JOB SATISFACTION AMONG ACADEMICS
Mrs. Smita Mishra*
Mrs. Deepali Choudhary**
* Mrs. Smita Mishra is Lecturer, Vindhya Institute of Technology and Science,Indore. Ph: 09770226770. e-mail: email@example.com
** Mrs. Deepali Choudhary is Senior Lecturer, Vindhya Institute of Technology and Science,Indore. Ph: 09826445013. e-mail: firstname.lastname@example.org
JOB SATISFACTION AS A CORELATE FOR JOB PERFORMANCE IN EDUCATIONAL INSTITUTES
This paper focuses on job satisfaction among academics, with a study of the faculty members of the institution under the D.A.V.V Indore. Ten dimension of job satisfaction – working environment, pay scale, work relationships, delegation of work, opportunity for growth, level of stress, fairness of rewards, delegation of authority , opportunity for advancement and job security. These dimension were finalized after an extensive literature survey, followed by discussion and consultations with a large number of faculty members.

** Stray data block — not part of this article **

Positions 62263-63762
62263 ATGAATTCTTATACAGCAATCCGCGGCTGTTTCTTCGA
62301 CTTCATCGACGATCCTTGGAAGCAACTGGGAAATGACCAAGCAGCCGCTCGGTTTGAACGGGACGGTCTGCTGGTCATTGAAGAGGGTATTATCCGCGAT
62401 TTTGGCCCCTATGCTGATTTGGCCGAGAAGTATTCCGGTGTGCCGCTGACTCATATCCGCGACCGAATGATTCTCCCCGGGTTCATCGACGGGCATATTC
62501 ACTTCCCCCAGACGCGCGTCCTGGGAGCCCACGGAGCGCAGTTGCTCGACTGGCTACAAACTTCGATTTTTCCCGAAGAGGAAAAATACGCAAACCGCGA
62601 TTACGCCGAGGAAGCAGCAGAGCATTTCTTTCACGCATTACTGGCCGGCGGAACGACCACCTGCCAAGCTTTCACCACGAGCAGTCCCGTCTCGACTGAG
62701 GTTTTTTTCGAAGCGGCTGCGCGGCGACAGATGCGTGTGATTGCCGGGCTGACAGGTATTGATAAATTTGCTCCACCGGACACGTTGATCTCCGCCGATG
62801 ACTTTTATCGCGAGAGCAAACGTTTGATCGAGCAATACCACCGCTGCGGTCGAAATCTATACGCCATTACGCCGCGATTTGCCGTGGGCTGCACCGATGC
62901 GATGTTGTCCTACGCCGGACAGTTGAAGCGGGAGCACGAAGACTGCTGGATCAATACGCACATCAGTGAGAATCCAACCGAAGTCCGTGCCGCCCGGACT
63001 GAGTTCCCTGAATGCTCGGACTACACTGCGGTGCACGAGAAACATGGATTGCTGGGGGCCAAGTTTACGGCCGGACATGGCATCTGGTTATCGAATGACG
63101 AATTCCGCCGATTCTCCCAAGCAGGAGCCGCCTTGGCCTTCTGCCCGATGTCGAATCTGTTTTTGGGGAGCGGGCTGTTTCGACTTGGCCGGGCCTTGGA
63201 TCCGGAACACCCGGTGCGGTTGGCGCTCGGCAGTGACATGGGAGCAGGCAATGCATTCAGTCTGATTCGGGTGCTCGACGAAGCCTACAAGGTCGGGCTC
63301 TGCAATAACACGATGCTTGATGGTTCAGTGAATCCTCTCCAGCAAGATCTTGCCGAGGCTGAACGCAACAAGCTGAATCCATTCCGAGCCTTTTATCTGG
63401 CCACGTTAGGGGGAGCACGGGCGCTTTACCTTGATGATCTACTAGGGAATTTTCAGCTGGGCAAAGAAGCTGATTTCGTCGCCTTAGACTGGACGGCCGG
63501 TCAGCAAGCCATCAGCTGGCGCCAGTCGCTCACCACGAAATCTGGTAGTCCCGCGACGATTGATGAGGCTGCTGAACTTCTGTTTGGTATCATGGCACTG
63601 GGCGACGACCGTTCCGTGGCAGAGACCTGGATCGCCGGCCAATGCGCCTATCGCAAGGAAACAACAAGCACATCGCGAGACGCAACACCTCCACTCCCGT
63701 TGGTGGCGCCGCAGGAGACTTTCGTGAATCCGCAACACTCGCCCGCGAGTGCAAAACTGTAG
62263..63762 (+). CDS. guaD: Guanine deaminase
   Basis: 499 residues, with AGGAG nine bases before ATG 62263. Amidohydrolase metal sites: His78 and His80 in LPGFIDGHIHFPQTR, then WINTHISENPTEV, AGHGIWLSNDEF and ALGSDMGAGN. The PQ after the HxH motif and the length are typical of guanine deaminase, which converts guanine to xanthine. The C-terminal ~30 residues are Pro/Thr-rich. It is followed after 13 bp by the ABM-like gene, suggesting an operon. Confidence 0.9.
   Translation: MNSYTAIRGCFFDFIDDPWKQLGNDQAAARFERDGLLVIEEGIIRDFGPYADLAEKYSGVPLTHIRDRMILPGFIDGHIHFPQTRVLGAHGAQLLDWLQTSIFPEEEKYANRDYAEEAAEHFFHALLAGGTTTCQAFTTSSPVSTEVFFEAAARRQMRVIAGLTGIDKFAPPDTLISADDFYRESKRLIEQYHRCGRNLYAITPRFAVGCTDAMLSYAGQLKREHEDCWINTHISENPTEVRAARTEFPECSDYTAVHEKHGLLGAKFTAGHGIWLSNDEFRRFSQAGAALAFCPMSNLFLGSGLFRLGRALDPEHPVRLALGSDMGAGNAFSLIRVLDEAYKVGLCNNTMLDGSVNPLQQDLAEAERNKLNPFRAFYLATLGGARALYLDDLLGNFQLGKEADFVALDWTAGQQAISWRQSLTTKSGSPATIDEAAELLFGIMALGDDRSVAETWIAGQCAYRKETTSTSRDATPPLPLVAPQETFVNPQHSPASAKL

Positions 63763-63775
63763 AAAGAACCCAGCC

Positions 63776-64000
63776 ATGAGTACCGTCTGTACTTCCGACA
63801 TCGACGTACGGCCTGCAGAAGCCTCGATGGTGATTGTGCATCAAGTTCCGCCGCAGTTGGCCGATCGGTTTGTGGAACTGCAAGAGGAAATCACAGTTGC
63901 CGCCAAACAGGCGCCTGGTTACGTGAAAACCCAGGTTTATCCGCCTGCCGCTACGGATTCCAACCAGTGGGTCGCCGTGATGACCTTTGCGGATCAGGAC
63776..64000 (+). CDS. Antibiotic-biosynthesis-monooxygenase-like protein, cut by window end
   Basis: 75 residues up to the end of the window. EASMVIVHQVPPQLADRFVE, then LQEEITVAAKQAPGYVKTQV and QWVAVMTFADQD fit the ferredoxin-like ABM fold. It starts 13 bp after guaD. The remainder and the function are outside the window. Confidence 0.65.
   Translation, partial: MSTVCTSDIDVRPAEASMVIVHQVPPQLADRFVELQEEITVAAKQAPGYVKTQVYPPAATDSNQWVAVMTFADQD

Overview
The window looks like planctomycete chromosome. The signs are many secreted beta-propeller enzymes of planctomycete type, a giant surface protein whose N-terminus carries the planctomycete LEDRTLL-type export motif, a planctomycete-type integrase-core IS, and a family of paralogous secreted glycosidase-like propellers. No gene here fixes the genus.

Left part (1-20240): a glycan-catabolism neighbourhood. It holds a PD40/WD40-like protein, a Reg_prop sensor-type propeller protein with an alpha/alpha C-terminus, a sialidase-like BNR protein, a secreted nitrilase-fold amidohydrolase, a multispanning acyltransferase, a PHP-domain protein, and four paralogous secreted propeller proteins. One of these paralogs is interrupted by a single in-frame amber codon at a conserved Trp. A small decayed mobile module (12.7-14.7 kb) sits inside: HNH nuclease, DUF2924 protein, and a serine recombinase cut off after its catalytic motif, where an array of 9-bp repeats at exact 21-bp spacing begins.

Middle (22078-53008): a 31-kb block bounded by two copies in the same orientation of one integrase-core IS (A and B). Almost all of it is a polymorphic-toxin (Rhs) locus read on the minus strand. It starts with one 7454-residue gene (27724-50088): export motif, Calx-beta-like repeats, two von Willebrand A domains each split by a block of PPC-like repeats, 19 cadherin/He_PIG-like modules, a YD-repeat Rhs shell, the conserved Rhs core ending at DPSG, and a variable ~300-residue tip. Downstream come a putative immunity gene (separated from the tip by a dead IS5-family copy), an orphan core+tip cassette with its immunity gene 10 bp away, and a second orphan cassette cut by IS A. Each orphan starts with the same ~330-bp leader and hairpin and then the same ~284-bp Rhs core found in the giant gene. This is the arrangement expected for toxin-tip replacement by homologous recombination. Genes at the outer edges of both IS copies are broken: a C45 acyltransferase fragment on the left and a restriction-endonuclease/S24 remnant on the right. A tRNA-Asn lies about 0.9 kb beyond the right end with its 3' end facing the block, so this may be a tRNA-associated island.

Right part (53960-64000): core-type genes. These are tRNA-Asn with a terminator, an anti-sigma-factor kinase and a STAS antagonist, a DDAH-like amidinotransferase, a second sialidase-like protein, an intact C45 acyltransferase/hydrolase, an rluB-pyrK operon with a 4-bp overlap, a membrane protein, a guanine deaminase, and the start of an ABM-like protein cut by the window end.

Employees behaviour at work is an important factor in organizational growth if employees are committed then the higher financial benefits can be realized by organizations. A satisfied work force is essential for the success of organizations and their business, while damaging their financial performance. Job satisfaction describes how content an individual is with his or her job. The happier people are within their job, the more satisfied they are said to be. Job satisfaction is not the same as motivation, although it is clearly linked. Employees which are dissatisfied, when unattended, do not have loyalty towards their organizations and therefore cannot produce profits. They endanger the very existence of their organizations, jeopardizing the creation of national wealth in the long run. Therefore it is necessary and important for mangers to make employees behave in a desired manner. The term job satisfaction is commonly used in the context of human behavior at work. According to Feldman and Arnold “Job satisfaction is the amount of overall positive effect or feelings that individuals have towards their jobs.” One of the biggest preludes to the study of job satisfaction was the Hawthorne studies. These studies (1924-1933), primarily credited to Elton Mayo of the Harvard Business School sought to find the effects of various conditions (most notably illumination) on workers’ productivity. These studies ultimately showed that novel changes in work conditions temporarily increase productivity (called the Hawthorne Effect). It was later found that this increase resulted, not from the new conditions, but from the knowledge of being observed. This finding provided strong evidence that people work for purposes other than pay, which paved the way for researchers to investigate other factors in job satisfaction. Scientific management (aka Taylorism) also had a significant impact on the study of job satisfaction. Frederick Winslow Taylor’s 1911 book, Principles of Scientific Management, argued that there was a single best way to perform any given work task. This book contributed to a change in industrial production philosophies, causing a shift from skilled labor and piecework towards the more modern approach of assembly lines and hourly wages. The initial use of scientific management by industries greatly increased productivity because workers were forced to work at a faster pace. However, workers became exhausted and dissatisfied, thus leaving researchers with new questions to answer regarding job satisfaction. It should also be noted that the work of W.L. Bryan, Walter Dill Scott and Hugo Munsterbergset the tone for Taylor’s work. Some argue that Maslow’s hierarchy of needs theory, a motivation theory, laid the foundation for job satisfaction theory. This theory explains that people seek to satisfy five specific needs in life – physiological needs, safety needs, social needs, self-esteem needs, and self-actualization....
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